Vom Fass, which has more than 200 stores worldwide, specializes in artisanal vinegars, oils, liqueurs and spirits sold straight from the cask. Although von Ballmoos had hoped to welcome her first customers before Thanksgiving, rehabbing the Maplewood space, located at 7314 Manchester Road, and other complications have delayed her timetable. She now projects a grand opening next month: “I don’t know it for sure, but the plan is for the 1st of December.”

Why Maplewood? “I was looking for the perfect spot for it,” she said, “and we match a lot with Penzeys [Spices] – and this was the reason.”

Sample romance at Kakao Date Night

Thursday, November 19th, 2009

We frequently find ourselves stopping at Kakao Chocolate to pick up a box or two (OK, sometimes three) filled with an assortment of velvety truffles and chewy chocolate-coated caramels – or perhaps a pound of crisp sheets of chocolate bark swirled with fragrant nuts or laced with ginger. But this Saturday, Nov. 21, from 6 to 10 p.m., Kakao owner Brian Pelletier invites you and your S.O. to his café in Fox Park to enjoy plated desserts (each under $7) featuring his out-of-this-world artisanal chocolates. At Kakao Date Night, couples can indulge in decadent delights like chocolate bread pudding, custardy milk chocolate cremosas, dark chocolate tortes and a host of other sinful selections. Forget dinner and a movie – kindle romance with Kakao. Reservations are recommended; call 314.771.2310 or visit the café’s Web site.

– Ligaya Figueras

A Bon Way to Celebrate Beaujolais

Wednesday, November 18th, 2009

Overlook Farm’s Beaujolais Around the Bonfire event promises to be a magnifique way to start the weekend. On Friday and Saturday, Nov. 20 and 21, the culinary farm destination in Clarksville is hosting a Beaujolais Nouveau event like none other. It starts on the patio of this country respite, where guests will nibble hors d’oeuvres and sip the 2009 Beauj and Champagne. With the outdoor fire lit, you can get snuggle up with your S.O. or have a seat at the outdoor bar and watch Overlook’s award-winning new chef Tim Grandinetti (you’ll recall him from his days at downtown’s Renaissance Grand) perform some culinary magic at the wood-burning stove. Next, you’ll saunter inside to enjoy a five-course meal featuring Mississippi River Valley cuisine – with many ingredients either grown at Overlook or sourced from local farmers – plus wine pairings by former Busch’s Grove sommelier Darin Link. At $59 a person, this divertissement is worth the one-hour road trip from St. Louis. For reservations, call 573.242.3838 or visit overlookfarmmo.com.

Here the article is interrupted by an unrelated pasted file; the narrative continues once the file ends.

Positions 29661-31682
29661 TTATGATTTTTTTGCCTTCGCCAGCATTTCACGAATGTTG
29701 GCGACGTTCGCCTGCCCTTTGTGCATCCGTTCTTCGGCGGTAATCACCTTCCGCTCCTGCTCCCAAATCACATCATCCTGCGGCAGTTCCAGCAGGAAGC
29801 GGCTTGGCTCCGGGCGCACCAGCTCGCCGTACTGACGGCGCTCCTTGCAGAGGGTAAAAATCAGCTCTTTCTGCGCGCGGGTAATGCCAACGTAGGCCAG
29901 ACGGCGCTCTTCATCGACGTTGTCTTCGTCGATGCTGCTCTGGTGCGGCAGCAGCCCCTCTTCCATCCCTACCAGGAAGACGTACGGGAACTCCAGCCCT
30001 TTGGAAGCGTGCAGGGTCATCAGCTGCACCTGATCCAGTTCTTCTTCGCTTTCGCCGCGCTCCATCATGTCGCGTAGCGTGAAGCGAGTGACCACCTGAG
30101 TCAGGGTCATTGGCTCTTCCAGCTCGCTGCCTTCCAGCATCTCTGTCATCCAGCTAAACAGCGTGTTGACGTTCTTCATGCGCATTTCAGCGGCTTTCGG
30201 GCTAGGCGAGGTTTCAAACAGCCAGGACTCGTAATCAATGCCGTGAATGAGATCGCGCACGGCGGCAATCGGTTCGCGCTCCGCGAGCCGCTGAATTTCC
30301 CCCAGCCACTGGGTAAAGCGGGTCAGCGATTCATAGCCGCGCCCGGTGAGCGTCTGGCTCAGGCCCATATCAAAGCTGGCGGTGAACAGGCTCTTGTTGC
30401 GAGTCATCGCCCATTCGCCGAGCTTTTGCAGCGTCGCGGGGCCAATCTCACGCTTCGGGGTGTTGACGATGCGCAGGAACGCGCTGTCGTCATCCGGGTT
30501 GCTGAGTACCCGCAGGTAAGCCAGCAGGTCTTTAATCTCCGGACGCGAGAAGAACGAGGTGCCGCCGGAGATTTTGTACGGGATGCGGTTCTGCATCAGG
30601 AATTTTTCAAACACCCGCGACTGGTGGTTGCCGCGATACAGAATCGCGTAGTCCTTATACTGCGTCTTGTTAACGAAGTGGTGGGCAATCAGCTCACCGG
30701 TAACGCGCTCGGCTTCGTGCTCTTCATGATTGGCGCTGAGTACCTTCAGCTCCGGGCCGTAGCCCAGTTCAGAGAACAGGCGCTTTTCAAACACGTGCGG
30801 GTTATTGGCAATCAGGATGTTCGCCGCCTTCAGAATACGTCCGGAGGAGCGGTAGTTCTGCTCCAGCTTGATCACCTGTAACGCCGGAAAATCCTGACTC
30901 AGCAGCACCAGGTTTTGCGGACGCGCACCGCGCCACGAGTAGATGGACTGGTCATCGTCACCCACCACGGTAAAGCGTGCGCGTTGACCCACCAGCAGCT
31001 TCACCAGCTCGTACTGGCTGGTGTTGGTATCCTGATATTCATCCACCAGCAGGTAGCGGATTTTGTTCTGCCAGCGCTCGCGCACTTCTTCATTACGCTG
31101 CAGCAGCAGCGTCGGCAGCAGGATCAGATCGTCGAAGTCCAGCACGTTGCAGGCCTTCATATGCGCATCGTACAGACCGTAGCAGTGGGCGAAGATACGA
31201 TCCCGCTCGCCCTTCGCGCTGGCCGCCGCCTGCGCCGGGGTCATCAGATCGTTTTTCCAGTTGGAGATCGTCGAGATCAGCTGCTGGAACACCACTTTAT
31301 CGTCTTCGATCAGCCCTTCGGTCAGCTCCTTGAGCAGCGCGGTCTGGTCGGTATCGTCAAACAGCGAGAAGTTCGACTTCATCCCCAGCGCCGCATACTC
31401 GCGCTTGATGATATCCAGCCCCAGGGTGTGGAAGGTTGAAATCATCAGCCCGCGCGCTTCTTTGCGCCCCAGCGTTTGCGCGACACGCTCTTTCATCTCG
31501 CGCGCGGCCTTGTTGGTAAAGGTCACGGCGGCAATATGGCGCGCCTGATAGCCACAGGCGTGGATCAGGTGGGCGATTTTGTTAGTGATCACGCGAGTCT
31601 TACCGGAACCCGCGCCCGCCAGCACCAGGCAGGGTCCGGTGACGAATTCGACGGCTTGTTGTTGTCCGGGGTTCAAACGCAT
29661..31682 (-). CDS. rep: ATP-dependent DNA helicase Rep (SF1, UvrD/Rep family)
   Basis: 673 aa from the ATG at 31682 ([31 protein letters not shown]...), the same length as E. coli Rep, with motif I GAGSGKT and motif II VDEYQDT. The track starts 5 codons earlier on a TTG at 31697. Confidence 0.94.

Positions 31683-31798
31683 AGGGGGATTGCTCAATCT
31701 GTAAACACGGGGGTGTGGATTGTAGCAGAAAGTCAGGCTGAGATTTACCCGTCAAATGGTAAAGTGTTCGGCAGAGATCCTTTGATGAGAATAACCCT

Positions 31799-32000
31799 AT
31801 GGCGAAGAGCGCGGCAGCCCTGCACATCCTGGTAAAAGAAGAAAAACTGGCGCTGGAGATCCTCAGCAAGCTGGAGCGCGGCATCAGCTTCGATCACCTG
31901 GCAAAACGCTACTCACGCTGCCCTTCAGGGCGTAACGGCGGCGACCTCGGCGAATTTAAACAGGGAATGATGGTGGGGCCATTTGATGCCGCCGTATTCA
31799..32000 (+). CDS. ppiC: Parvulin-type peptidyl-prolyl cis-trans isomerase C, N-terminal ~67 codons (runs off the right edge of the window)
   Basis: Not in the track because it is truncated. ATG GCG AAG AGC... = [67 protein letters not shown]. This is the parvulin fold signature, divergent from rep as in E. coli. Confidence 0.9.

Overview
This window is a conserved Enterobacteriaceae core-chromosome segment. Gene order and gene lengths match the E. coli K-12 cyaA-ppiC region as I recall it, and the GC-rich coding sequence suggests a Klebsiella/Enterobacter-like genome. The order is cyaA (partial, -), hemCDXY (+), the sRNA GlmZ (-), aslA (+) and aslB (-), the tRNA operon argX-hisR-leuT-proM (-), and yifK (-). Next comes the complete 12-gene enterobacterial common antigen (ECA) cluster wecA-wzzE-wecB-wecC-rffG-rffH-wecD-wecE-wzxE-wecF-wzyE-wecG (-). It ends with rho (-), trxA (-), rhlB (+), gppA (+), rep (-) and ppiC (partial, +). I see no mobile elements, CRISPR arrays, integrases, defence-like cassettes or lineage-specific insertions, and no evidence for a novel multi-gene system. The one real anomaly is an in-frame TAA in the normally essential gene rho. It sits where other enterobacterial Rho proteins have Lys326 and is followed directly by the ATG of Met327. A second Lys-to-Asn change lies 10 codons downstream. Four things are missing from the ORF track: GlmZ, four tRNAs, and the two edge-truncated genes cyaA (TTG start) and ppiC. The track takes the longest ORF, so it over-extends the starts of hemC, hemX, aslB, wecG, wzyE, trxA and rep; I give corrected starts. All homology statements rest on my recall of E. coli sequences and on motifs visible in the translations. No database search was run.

– Ligaya Figueras

Square One offers custom decanters

Wednesday, November 18th, 2009

Looking for the perfect Christmas gift for that spirits enthusiast on your list? Just in time for the holidays, Square One Brewery and Distillery is offering its Agave Blue tequila-style libation in custom bottles made by area glass artist Sam Stang. Square One owner Steve Neukomm said the first half-dozen of these unique creations will be available at the restaurant by Thanksgiving, and they’ll be produced as needed through the holiday season. One of these decadent decanters will set you back $110, but the smile on your favorite alcohol aficionado’s face will be priceless. Contact Square One for more info at 314.231.2537.

– Matt Sorrell